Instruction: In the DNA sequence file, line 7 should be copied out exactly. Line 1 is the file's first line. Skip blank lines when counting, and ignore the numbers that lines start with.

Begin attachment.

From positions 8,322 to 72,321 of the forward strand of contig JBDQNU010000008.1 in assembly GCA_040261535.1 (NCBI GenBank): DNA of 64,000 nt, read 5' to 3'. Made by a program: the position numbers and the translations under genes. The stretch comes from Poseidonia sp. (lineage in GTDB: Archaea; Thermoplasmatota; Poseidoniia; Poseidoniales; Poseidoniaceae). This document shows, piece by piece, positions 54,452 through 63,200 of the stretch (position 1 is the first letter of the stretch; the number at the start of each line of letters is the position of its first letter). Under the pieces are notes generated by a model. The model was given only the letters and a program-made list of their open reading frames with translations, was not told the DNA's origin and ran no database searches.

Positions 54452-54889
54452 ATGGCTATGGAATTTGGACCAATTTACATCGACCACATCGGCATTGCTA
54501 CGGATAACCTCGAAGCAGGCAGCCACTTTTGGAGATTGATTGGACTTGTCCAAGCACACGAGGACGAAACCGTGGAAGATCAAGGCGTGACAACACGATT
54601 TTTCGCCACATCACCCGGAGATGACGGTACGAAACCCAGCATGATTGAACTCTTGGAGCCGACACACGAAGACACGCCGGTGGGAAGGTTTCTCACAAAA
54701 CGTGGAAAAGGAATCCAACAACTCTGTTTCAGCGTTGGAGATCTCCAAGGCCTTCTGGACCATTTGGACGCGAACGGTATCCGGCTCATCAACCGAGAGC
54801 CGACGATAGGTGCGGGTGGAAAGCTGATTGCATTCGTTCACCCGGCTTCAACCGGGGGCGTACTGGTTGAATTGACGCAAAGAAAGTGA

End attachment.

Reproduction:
54801 CGACGATAGGTGCGGGTGGAAAGCTGATTGCATTCGTTCACCCGGCTTCAACCGGGGGCGTACTGGTTGAATTGACGCAAAGAAAGTGA